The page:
This postcard show the Daugavpils Fortress, in Latvia.
Daugavpils Fortress, also known as Dinaburg Fortress, is a fortress in Daugavpils, Latvia. It is the only early 19th century military fortification of its kind in Northern Europe that has been preserved without significant alterations. Planning of the fortress began in 1772 by decree of Tsar Alexander I of Russia, shortly after the First Partition of Poland when Latvia ceded to Russia and construction began during Napoleon’s attack of the Russian Empire in 1810. Construction of the fortress, despite lengthy delays, serious flooding and slow construction work, was completed in 1878.
General facts and information:
- 10,000 workers built the fortress in two shifts.
- In 1812, the fortress was attacked by the French Army of 24,000 men. The fortress was still under construction and was defended by 3300 men and 200 cannons.
- The fortress was a significant, modern military centre of the Russian Empire.
- For a long time it was a defense base of the western frontier of the Russian Empire.
- The direct route taken by Russian nobles and Royalty from St. Petersburg (then capital of the Russian Empire) to Europe led right through the city of Daugavpils (then named Dinaburg) and Daugavpils Fortress was the place of rest for many nobles including tsars Alexander I, Nicolas I, Alexander II, Alexander III and Russia’s last tsar Nicolas II.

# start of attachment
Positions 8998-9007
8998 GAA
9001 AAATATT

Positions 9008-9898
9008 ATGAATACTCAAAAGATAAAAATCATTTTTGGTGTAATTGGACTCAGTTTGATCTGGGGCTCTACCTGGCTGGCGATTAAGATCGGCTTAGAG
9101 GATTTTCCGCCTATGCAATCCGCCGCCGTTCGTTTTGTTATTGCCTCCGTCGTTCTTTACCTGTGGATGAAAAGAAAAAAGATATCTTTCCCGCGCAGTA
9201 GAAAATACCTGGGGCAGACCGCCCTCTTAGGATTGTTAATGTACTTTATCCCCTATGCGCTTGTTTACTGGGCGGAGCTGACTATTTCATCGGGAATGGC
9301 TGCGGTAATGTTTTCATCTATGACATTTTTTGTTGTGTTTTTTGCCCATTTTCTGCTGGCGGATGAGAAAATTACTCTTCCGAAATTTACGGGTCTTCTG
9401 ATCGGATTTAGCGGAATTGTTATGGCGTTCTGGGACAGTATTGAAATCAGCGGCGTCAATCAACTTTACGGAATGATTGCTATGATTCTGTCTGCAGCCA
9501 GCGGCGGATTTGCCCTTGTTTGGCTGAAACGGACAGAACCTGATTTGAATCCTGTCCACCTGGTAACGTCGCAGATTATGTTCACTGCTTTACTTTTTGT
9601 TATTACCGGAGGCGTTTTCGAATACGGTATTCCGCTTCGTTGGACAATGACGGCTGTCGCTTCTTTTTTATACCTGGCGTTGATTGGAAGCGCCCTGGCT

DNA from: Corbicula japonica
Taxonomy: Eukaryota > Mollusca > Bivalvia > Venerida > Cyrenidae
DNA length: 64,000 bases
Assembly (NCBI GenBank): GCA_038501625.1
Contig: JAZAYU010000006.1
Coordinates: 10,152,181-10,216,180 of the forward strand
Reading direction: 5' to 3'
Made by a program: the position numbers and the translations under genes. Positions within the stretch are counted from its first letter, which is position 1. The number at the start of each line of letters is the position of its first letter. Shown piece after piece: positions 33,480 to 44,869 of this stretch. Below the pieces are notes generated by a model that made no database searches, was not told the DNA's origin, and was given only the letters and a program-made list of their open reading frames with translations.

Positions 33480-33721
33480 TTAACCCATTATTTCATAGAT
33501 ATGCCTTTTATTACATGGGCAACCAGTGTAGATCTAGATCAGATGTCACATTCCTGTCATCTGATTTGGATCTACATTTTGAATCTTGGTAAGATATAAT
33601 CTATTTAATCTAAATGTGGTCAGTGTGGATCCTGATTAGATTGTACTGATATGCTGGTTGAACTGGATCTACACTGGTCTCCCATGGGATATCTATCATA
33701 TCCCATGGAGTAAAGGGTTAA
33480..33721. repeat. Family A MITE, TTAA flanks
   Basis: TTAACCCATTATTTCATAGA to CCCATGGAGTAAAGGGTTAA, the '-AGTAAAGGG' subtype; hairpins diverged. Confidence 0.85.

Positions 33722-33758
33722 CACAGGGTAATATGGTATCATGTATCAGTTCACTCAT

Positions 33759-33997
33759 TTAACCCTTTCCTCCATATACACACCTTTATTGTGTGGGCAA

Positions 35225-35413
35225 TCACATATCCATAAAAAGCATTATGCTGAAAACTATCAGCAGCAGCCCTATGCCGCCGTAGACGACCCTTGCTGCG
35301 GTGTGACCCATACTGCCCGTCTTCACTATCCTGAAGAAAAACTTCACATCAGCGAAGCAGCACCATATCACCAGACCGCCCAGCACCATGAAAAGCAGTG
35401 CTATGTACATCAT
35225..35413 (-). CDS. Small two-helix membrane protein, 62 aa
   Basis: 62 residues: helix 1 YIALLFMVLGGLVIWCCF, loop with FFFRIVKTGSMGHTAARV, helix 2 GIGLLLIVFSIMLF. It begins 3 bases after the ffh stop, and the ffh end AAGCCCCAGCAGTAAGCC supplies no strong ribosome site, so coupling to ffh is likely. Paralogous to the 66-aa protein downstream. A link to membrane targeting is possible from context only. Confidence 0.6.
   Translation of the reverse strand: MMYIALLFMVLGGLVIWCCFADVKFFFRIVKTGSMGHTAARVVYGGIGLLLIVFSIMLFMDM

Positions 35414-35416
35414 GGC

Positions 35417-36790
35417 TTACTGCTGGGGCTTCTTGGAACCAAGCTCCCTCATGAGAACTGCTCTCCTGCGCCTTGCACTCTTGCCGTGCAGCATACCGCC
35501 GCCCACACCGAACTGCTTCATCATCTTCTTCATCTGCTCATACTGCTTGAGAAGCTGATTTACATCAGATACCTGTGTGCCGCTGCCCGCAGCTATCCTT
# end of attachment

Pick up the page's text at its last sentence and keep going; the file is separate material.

- Latvian independence was officially recognised by Soviet Russia in 1920 and between 1920 and 1940 the fortress became home of the Latvian army.
- During World War II, the hostage camp Stalag 340 was set up in the fortress.
- 1948–1993 – The fortress was home to the Daugavpils Higher School of Military Aircraft Engineering (DVVAIU).
- 1998 – The fortress came under the authority of the State Real Estate Agency of Latvia.
- 2004 – The Cabinet of Ministers of the Republic of Latvia decided to sell the fortress either in parts or as one whole. The fortress’s future remains uncertain.